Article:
Microenterprise graduation leads to higher consumption, asset ownership
A one-year microenterprise graduation program targeting the ultra-poor in rural Africa offers a cost-effective way to tackle extreme poverty, according to preliminary results of a new study released in Kampala on Thursday.
These preliminary results suggest that Village Enterprise’s integrated “graduation” model—comprised of targeting, training, mentorship, savings groups, and a modest cash transfer—increased assets and consumption, as well as subjective well-being and nutrition, with a full cost-recovery of the program estimated at three to four years.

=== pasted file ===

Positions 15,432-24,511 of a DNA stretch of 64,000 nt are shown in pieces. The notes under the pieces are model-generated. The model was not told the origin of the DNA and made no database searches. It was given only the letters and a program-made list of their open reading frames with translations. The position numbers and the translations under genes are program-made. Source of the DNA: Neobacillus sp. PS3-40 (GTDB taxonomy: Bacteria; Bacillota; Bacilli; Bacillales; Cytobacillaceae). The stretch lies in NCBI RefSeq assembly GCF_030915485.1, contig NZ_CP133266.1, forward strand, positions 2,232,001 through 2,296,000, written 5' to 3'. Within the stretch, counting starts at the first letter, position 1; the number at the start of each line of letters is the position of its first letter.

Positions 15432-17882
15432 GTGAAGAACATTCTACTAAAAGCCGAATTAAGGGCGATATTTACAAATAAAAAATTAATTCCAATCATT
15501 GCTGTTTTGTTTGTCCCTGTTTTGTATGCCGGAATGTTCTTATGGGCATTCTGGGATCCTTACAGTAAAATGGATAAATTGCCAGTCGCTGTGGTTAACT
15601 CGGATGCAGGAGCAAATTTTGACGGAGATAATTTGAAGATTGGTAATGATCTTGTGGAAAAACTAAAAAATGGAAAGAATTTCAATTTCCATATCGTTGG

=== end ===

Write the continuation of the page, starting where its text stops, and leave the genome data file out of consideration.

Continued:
“Helping the ultra-poor escape extreme poverty is a global priority, but policymakers are faced with competing ideas about the best way to accomplish this,” said Village Enterprise’s CEO Dianne Calvi.
Photo courtesy of Rod Waddington.